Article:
Biden wants to spend billions to fight climate change. It’s not enough.
By Farhad Manjoo
Joe Biden’s new infrastructure plan is far and away the most ambitious climate change idea ever proposed by an American president. Granted this is not an especially high bar: The $2 trillion plan announced on Wednesday may be the only major climate-focused proposal ever offered by an American president.
Still, Biden’s plan absolutely dwarfs the last big spending bill to address the climate, Barack Obama’s 2009 stimulus, which provided $90 billion in investments for clean energy. Biden would spend nearly that much just on public transit. He also calls for $174 billion for electric vehicle infrastructure; $80 billion to improve rail lines; $50 billion to strengthen essential services against severe weather; and $35 billion for climate-related research and development.
And that’s just on the climate. The White House’s fact sheet outlining the complete infrastructure proposal runs to 27 printed pages on my computer; the word “billion” appears 69 times. Reading through it can feel like watching a cheesy infomercial or an Oprah giveaway. Here’s $400 billion for home care workers, $300 billion for manufacturers, $100 billion for workforce development — but wait, there’s more! The electric grid, water systems, broadband — you get $100 billion, and you get $100 billion, and you get $100 billion!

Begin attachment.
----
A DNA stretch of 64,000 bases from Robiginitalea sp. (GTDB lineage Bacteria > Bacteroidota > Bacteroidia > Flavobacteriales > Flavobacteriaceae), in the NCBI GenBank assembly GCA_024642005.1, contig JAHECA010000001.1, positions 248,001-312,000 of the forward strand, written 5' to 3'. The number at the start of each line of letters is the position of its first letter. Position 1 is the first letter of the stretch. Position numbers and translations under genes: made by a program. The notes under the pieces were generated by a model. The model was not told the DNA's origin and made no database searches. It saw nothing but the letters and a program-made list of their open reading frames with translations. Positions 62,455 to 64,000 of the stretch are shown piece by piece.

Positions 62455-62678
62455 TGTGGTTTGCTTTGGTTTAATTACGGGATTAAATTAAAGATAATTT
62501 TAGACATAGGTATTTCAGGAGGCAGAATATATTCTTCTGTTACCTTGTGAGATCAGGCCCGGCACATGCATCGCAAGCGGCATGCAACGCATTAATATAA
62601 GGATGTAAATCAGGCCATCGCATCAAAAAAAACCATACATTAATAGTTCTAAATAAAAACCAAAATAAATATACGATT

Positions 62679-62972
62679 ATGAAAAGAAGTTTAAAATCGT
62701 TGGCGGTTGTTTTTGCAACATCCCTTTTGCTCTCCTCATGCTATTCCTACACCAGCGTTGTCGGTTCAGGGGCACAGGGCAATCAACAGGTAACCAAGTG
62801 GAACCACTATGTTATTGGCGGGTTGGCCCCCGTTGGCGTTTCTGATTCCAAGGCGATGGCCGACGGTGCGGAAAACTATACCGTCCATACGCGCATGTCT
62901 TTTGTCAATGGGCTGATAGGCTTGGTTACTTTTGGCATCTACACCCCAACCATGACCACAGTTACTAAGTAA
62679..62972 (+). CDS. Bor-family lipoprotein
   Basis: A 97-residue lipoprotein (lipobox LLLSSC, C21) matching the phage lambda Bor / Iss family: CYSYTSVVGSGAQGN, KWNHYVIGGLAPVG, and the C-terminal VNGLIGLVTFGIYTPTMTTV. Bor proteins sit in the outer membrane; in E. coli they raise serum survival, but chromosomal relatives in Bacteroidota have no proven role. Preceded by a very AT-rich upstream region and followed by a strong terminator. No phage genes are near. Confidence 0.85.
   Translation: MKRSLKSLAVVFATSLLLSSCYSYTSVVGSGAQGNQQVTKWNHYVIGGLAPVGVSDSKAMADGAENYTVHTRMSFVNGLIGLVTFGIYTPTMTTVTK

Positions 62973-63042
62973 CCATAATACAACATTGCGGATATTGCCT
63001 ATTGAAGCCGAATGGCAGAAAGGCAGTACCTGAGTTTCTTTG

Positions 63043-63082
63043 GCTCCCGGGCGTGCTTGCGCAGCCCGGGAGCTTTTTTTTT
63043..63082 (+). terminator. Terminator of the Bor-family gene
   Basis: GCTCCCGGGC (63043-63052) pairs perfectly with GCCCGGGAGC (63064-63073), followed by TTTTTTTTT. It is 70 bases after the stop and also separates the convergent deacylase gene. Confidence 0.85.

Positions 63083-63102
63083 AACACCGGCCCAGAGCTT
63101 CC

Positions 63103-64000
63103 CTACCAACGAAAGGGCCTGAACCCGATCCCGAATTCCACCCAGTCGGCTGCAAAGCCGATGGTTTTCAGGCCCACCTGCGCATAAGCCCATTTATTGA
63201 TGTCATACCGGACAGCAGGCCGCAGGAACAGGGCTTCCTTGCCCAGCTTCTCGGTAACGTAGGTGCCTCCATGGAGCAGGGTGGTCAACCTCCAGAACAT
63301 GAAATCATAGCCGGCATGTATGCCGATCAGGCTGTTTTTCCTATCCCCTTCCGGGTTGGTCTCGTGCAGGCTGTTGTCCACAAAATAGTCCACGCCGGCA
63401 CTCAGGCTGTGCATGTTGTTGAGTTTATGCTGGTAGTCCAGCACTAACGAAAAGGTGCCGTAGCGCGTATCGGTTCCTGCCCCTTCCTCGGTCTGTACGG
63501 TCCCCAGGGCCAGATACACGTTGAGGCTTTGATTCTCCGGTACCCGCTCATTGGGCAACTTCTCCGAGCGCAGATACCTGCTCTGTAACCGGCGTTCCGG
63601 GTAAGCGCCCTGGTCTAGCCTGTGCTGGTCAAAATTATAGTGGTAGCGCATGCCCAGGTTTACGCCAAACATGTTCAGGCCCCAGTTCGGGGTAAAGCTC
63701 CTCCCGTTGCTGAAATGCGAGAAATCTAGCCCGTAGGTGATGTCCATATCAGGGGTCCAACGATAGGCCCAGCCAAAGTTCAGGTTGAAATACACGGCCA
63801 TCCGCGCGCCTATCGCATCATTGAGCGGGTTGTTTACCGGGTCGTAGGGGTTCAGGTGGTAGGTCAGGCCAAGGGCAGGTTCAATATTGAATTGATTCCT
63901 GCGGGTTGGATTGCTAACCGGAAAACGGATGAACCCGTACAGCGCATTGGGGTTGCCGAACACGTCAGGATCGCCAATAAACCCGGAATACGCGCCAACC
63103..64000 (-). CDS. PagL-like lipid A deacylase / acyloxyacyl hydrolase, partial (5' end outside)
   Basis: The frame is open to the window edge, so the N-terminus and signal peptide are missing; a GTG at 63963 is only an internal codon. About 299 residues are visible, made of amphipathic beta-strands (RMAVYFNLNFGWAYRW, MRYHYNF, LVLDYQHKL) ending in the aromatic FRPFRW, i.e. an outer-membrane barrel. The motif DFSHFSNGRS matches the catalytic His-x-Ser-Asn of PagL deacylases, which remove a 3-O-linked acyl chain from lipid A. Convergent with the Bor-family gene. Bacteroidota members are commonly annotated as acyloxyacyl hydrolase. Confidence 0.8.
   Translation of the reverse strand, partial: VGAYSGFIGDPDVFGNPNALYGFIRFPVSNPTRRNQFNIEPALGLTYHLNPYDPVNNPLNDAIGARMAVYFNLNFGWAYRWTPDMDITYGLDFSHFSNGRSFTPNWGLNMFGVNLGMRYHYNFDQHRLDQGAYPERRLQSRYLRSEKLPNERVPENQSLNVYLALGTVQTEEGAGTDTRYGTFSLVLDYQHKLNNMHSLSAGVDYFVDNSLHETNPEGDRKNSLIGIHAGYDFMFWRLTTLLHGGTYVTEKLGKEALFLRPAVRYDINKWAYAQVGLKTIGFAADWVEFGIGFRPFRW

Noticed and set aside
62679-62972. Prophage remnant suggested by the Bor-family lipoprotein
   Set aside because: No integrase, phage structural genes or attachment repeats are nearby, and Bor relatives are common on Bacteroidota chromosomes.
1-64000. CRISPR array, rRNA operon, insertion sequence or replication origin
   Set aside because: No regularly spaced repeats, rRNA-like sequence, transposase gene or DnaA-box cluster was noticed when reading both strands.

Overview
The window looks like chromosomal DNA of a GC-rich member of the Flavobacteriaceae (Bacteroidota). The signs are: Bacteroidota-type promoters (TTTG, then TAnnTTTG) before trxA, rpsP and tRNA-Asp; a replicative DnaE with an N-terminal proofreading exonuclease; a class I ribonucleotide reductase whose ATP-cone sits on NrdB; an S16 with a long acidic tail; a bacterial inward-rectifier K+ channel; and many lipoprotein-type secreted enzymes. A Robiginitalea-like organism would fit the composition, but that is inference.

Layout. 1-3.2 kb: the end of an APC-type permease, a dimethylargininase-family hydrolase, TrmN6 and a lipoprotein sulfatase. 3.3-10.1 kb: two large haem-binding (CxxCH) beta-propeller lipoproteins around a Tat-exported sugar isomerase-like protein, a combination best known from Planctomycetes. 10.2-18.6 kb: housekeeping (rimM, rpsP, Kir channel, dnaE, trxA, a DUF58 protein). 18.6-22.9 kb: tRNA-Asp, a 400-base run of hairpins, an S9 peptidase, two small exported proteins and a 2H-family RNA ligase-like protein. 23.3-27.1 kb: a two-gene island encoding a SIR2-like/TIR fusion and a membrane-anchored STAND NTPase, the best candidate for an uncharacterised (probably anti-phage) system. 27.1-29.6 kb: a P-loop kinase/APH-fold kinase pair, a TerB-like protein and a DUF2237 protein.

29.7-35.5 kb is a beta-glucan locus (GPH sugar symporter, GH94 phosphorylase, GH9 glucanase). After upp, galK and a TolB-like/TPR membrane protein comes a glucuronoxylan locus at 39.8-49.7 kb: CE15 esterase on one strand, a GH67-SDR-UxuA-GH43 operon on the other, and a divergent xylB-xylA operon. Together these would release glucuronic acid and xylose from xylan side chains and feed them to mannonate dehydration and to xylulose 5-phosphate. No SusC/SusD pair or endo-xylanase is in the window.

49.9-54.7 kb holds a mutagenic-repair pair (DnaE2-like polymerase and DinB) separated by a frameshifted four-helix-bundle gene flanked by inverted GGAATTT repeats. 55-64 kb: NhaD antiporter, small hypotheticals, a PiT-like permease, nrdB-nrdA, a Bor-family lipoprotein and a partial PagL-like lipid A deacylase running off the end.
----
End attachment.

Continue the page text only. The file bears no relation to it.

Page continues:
What I’m saying is, Biden’s proposal is gargantuan. And if a version manages to pass Congress at anywhere near its current scope, it would constitute a historic level of spending to mitigate the climate crisis and improve basic American services to a level above “crumbling.”
Yet here is the stark shame of our current political moment: Huge as it sounds, the Biden plan is not nearly big enough. Rather than inspiring optimism, then, the vast size of the proposal sets up a disheartening conundrum for anyone looking forward to a habitable future on this fragile planet: Any plan bold enough to effectively address climate change seems unlikely to survive the American political system. And any bill that can survive our politics may not make enough of a dent on the climate.